Is the use of 'sentirci' restricted to the physical ability of the listener?

For instance, you can say:

Non ci sento più da un orecchio. (A loss of physical ability.)

but could you also say:

Hai sentito la musica per la strada ieri sera?

No, veramente non ci sento niente da casa mia. (Inability to hear because of proximity to noise.)

  • 3
    Sorry, but I am not sure about your “musica in fortezza” example. Are you aware that in modern Italian “fortezza” means almost exclusively “fortress”? (In philosophical or religious contexts, it may refer to “fortitude”.) Did you mean “too loud music”? Something else? Or actually a concert held in a fort or castle (it happens, in several parts of Italy)?
    – DaG
    Commented Apr 6, 2016 at 20:32
  • Like a concert held in a fortezza. The example probably doesn't make sense without the context.
    – gbutters
    Commented Apr 6, 2016 at 22:38
  • I'll change it.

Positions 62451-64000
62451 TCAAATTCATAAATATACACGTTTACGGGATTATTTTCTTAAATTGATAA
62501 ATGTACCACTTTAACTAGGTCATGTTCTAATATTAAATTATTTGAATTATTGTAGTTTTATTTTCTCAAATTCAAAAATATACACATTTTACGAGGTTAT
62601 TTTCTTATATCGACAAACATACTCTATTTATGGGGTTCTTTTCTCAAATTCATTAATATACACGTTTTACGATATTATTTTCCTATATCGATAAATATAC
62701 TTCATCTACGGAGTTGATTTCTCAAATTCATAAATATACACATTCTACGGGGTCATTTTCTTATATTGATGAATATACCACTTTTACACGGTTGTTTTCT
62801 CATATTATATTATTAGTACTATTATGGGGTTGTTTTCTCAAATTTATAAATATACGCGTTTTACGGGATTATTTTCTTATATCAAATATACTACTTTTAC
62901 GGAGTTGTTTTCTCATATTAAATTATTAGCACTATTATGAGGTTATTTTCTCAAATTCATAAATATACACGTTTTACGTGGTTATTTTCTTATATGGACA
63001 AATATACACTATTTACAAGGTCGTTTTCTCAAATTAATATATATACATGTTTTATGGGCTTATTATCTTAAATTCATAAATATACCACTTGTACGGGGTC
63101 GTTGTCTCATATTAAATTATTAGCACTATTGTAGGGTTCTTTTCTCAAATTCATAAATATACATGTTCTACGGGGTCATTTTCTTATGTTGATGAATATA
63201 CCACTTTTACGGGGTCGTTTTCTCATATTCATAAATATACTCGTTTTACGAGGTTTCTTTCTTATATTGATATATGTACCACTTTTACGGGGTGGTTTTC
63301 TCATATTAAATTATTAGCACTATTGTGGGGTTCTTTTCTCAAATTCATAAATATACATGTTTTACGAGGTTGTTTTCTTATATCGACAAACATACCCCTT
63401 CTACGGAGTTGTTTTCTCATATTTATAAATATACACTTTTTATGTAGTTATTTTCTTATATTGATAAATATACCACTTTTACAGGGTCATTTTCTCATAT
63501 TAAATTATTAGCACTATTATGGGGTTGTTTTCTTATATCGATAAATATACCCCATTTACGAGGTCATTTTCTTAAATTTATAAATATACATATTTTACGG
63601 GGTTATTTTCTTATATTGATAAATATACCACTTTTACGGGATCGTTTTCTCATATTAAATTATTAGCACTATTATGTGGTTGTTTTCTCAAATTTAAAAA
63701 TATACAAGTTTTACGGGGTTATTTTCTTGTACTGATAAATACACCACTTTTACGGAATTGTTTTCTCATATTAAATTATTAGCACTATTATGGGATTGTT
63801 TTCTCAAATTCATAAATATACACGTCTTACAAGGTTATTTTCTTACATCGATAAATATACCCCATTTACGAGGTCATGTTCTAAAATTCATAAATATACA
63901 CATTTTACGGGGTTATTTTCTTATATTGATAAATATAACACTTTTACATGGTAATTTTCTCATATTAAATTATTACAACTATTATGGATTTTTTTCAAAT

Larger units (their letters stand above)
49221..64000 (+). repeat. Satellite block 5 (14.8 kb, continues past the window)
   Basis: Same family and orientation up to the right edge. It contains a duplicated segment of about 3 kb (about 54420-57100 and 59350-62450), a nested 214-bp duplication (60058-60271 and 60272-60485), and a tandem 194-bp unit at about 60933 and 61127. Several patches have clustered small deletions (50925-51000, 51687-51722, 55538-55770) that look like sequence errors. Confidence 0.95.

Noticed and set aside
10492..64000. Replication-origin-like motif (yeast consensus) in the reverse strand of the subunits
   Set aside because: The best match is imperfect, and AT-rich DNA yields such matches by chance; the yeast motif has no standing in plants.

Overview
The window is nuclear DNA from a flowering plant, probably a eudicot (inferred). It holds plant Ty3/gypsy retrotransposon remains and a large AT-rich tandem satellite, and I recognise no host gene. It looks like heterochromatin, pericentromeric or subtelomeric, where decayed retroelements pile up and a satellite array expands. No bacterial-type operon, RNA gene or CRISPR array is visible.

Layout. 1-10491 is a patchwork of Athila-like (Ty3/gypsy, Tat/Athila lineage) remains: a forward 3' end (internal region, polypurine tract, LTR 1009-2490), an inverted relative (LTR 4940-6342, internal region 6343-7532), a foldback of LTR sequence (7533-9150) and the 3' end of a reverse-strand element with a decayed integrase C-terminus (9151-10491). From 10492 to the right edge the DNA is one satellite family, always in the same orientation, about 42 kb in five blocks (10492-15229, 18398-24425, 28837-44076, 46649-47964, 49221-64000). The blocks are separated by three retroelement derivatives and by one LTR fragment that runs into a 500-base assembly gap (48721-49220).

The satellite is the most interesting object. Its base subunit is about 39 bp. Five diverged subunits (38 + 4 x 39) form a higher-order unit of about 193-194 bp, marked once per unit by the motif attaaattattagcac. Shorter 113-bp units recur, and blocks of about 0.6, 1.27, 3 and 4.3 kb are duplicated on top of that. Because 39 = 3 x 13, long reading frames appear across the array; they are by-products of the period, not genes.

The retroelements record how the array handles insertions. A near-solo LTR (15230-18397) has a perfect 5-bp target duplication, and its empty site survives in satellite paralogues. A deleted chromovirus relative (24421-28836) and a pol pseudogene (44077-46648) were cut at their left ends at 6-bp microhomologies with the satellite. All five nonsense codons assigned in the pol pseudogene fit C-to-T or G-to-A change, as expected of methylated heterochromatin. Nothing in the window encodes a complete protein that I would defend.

– gbutters
    Commented Apr 6, 2016 at 22:40
  • Hmm.. I won't say that it's wrong but at least to me this form is highly unusual. To me sentirci is related to the physical capability of hearing (as in "my ears are working properly", not "there's no barrier between me and the sound")
    – Denis Nardin
    Commented Apr 6, 2016 at 23:12
  • 2
    On second thought I think that the problem is that sentirci doesn't support an object (in your case niente). Da casa mia non ci sento is still strange, but less so.
    – Denis Nardin
    Commented Apr 6, 2016 at 23:15

1 Answer 1


There is not a strict rule, but in general the expression sentirci refers to the ability of the auditory system, so if you say:

Non ci sento

Ci sento molto bene

Non ci sento da un orecchio

It is clear that you are speaking about your auditory ability.

If you are referring to external problems that affect your capability to hear, you'd better use sentire

Non ti sento, c'è troppo rumore

Non sento nient'altro che la musica, tanto è forte.

Tu mi parli ma io non ti sento, il telefono non funziona.

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